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Learning Box Base 10 Blocks: Virtual math manipulative

Posted by admin | Posted in Apply, Interactive Whiteboard, Math, Primary Elementary, Secondary Elementary, Understand (describe, explain), web tools, Websites | Posted on 07-09-2011

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What it is:  Today while I was doing a quick Google search for a place I could buy a set of base 10 blocks, I came across this AWESOME digital version by accident.  What a happy accident!  Learning Box has a virtual version of base 10 blocks that builds in a fun practice game.  Students are given a target number and drag base 10 blocks onto the paper to represent that number.  As students add blocks, a counter at the bottom of the page shows how many blocks are currently on the paper.  This is a great way for students to digitally practice place value, counting by hundreds, tens and ones.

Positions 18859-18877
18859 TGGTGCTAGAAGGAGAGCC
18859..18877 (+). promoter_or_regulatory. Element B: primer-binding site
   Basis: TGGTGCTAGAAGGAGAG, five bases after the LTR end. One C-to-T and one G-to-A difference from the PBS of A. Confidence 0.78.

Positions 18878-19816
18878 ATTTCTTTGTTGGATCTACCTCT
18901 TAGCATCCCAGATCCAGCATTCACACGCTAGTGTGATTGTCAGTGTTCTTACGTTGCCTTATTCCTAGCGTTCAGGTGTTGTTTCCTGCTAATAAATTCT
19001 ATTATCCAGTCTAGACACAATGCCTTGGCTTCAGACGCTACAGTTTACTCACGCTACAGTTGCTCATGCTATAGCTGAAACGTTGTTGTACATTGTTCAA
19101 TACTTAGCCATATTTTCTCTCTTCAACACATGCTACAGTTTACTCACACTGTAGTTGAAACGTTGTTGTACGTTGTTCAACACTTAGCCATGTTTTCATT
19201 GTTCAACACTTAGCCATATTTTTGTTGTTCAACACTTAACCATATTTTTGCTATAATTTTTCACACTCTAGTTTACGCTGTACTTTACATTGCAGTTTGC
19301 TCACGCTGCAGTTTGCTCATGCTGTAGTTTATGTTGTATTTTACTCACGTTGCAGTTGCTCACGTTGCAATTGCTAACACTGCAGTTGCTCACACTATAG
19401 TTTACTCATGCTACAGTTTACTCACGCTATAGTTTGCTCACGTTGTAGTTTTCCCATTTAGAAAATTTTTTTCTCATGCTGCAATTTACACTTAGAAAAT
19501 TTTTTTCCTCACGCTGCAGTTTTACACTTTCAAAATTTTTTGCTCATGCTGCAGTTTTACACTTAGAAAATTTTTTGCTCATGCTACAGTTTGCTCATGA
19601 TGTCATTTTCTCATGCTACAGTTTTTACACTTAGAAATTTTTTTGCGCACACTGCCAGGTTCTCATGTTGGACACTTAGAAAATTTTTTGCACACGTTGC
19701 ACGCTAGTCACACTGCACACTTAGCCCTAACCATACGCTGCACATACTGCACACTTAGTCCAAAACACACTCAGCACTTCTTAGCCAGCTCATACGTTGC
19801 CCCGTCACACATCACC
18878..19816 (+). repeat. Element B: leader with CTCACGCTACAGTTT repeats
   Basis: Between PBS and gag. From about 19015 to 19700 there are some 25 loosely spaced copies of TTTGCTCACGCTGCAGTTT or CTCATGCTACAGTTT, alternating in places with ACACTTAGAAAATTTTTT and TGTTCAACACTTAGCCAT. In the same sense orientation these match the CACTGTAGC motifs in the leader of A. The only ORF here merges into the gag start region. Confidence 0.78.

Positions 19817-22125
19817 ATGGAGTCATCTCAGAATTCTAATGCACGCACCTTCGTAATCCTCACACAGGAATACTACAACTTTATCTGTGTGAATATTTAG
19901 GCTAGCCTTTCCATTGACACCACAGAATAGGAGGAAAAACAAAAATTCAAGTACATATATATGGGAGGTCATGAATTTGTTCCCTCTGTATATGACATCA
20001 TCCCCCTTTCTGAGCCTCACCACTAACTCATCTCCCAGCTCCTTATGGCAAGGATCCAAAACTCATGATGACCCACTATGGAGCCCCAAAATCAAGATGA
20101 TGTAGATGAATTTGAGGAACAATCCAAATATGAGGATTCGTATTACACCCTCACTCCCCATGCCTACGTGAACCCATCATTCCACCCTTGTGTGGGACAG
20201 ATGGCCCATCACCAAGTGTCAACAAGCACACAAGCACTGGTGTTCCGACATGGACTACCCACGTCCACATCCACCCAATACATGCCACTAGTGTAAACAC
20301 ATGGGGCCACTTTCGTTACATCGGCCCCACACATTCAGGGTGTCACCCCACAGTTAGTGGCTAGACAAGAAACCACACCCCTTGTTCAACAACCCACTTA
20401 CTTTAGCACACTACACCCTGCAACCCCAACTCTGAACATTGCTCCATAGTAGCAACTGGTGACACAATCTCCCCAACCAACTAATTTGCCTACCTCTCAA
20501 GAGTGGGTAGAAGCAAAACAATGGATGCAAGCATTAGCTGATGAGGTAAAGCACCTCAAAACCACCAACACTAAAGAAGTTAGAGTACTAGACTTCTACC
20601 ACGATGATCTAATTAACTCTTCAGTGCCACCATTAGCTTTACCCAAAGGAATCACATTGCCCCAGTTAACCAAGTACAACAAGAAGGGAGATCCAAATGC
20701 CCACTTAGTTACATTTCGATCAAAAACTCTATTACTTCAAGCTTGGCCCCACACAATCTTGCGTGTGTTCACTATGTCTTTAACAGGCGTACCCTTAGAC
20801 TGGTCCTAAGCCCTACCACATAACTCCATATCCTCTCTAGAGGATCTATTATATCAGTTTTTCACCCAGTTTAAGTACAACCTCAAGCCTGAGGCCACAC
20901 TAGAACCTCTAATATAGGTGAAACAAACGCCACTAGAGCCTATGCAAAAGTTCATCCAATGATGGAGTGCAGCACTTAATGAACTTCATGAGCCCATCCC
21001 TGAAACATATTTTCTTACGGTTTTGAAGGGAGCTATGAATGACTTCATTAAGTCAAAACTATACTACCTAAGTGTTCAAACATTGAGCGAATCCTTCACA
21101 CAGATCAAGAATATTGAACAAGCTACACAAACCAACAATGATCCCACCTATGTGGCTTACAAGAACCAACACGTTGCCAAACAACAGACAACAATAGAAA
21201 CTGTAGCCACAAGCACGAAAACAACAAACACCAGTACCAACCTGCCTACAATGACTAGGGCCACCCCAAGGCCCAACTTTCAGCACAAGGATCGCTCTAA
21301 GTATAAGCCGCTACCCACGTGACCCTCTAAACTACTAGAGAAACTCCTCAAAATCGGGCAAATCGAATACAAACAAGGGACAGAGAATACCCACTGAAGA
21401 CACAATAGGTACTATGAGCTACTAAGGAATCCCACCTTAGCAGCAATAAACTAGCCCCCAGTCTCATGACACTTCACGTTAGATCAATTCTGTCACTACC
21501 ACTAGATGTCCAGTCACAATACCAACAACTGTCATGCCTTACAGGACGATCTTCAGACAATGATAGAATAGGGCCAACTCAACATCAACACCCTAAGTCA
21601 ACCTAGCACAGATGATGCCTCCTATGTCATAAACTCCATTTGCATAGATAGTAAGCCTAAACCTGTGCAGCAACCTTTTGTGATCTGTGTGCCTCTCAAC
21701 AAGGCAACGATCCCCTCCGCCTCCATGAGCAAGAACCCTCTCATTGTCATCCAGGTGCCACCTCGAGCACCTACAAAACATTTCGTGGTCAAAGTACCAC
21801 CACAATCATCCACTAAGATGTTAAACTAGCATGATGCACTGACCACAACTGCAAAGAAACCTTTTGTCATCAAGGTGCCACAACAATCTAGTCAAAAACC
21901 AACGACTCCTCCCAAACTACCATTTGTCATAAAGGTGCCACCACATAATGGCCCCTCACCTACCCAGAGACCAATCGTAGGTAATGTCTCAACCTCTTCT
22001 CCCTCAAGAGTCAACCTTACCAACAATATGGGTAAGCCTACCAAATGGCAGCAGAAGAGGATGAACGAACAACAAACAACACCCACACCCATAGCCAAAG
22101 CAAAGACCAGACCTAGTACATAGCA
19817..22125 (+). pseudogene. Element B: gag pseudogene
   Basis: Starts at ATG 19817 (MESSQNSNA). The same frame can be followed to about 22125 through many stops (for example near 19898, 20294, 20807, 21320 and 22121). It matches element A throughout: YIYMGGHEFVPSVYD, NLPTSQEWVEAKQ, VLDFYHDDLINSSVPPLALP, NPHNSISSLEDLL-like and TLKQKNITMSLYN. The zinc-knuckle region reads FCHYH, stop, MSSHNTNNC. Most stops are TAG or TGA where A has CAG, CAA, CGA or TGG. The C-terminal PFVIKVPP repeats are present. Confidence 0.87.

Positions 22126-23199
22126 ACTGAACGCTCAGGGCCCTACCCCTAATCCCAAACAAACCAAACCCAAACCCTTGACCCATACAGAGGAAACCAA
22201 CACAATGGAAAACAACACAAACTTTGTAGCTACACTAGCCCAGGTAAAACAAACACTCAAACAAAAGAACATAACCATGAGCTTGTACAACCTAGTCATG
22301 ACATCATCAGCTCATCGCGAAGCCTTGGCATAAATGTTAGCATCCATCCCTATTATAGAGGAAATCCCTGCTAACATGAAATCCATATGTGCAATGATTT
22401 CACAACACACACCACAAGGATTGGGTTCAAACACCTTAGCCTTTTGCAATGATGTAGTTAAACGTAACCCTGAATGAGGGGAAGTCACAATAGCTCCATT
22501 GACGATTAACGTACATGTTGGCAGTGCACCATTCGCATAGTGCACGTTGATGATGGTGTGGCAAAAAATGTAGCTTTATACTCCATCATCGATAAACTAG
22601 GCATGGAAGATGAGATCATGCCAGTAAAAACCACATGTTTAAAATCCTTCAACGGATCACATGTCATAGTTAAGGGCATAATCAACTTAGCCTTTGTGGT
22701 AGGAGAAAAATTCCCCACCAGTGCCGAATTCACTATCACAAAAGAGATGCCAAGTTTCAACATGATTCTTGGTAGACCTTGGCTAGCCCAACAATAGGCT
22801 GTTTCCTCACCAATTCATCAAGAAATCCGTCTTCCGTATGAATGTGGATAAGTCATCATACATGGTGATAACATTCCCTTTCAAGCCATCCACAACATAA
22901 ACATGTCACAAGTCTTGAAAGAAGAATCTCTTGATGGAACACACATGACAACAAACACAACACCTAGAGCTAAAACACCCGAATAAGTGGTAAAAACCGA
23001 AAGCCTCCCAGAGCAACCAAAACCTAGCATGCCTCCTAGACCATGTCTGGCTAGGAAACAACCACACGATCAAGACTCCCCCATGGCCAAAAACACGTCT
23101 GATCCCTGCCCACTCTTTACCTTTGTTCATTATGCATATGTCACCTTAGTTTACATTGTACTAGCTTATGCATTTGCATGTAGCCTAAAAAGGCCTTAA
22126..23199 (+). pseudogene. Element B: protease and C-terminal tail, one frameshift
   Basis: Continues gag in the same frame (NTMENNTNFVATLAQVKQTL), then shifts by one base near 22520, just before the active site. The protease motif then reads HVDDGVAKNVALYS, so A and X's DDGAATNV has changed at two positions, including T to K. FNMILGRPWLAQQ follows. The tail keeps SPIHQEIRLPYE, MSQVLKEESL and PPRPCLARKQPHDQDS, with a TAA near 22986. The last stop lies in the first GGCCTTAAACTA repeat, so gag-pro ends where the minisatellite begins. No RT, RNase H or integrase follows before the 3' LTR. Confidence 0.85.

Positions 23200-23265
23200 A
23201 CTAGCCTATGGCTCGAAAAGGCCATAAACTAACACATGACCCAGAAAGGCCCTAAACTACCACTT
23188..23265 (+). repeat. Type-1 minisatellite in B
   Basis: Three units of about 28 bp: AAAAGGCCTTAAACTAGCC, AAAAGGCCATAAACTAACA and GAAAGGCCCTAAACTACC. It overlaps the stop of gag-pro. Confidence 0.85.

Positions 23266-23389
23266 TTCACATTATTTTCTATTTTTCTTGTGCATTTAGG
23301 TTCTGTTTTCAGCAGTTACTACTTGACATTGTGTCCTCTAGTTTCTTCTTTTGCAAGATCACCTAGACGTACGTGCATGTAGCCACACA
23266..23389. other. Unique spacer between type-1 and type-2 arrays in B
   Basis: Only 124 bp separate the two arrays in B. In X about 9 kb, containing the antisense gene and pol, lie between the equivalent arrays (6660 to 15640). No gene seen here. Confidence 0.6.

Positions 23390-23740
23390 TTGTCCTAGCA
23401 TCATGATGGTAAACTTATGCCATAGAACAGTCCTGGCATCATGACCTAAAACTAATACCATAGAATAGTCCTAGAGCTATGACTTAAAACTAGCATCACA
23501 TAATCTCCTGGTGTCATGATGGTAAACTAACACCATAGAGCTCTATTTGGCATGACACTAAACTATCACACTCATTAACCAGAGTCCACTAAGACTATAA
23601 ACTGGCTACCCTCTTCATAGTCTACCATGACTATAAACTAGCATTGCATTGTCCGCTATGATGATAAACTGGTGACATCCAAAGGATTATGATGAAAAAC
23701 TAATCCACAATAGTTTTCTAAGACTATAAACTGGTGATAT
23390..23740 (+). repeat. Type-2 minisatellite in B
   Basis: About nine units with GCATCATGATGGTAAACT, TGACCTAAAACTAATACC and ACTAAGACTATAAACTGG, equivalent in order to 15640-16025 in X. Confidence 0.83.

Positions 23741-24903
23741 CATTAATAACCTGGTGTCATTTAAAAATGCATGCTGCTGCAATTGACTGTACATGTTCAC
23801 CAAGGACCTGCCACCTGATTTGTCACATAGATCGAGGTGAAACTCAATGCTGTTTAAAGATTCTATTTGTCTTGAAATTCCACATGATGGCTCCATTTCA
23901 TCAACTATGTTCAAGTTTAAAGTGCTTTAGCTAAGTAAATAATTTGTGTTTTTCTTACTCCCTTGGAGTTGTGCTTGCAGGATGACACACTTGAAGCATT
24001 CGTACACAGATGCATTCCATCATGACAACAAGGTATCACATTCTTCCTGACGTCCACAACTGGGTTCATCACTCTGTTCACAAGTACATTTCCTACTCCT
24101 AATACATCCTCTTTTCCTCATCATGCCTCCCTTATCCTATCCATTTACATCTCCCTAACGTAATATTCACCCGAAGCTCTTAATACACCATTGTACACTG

The outcome of my shopping trip for base 10 blocks: the digital version is MUCH cheaper (read:free) than the physical version (not free).  While I understand the value of the physical blocks, the digital version is a fantastic alternative for classrooms without the budget for each student to have a set or for students to continue practice at home.

How to integrate Learning Box Base 10 into the classroom:  The Learning Box Base 10 blocks are a great example of a virtual manipulative.  They help students visually represent numbers and place value.  I like the way the slider and cups on the bottom of the page help track student progress as they drag blocks to the paper. When students get the target number, they don’t start with a blank slate, instead a new target number is given and students have to figure out which blocks to add or subtract. You can adjust the level of difficulty and place values practiced by clicking on the 1, 10, and 100 circle to the left of the paper.

Learning Box Base 10 would make a great center activity in the one or two computer classroom.  Students can use the digital manipulatives with the built in game or to help them represent real-world problems.